The greater part of all, I pondered whether the new L Word characters, individuals from “age Q,” would have the option to accomplish anything like the social fortitude of their ancestors. While straight young ladies and gay folks may depict themselves as per Sex and the City prime examples (“I’m a Carrie sun, Miranda rising”), lesbians have our charmingly flawed gathering of L Word women. I chuckled out loud when, on The Cross-sexual, maker and star Desiree Akhavan’s character portrays somebody as a “Shane attempting to be a Dana.”
Having now observed simply under portion of the new season, I’m as certain as ever that Bette, Shane, and Alice are really notable. Seeing these provocative, disappointing, strange, and very human characters again is really brilliant. Unfortunately, however, I’m stressed the restoration may surrender to the destiny of Netflix’s Stories of the City, another cutting edge revamp of a strange arrangement exemplary that debuted this past June. As refreshingly various as the new characters in the two backlashes seem to be, I don’t have the foggiest idea whether they’ll come anyplace near symbol status. Viewing these different social LGBTQ disgorgings, I really wanted to ponder (sorry, the smidgen of straight young lady inside me is a Carrie): Wouldn’t it be pleasant if Hollywood faced more challenges and permitted another age of strange characters to investigate their own universes?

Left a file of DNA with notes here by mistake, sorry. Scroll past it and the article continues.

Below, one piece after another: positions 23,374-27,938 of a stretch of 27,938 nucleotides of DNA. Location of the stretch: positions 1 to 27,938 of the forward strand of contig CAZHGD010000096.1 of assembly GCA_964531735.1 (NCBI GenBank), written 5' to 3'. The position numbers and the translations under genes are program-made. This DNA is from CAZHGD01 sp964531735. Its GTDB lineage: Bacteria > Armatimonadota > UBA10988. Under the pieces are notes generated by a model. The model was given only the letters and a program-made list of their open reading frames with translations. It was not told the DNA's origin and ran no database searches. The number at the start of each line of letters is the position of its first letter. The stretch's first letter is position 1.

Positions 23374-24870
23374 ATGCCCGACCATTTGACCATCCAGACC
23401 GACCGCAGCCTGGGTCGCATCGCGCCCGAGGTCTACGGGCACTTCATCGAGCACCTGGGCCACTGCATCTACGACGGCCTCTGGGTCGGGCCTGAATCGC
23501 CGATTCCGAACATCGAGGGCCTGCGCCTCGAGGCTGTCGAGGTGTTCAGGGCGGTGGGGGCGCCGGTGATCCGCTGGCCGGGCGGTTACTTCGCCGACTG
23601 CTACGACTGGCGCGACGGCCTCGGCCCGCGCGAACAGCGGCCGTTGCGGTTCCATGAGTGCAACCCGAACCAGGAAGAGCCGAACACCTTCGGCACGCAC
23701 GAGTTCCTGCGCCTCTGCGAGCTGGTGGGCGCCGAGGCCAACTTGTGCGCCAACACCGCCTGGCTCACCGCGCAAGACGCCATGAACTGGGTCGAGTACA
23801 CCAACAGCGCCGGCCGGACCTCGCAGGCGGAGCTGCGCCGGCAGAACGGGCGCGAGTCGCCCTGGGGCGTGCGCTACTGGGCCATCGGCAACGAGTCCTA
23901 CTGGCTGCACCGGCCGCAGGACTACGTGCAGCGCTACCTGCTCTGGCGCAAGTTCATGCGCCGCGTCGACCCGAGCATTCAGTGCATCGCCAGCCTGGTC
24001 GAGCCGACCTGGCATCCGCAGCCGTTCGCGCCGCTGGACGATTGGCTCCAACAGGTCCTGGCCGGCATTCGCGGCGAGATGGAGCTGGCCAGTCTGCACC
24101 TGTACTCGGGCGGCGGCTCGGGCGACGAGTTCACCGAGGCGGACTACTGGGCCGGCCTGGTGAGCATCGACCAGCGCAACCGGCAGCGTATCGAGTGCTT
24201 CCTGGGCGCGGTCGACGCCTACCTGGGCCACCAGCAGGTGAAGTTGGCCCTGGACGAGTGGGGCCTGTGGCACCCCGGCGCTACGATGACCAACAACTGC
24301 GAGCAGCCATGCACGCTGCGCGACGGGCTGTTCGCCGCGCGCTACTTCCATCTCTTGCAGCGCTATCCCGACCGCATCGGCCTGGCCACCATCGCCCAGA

The L Word: Age Q begins 10 years after the first arrangement left off. We locate our three adored unique characters living considerably more fabulous lives than they were in 2009: Alice has spun an effective web recording into her own syndicated program; Shane is back in LA subsequent to storing up a strange fortune somewhere else; and Bette, in a splendid move for the show, is running for chairman of the city where she’d recently vanquished the workmanship world.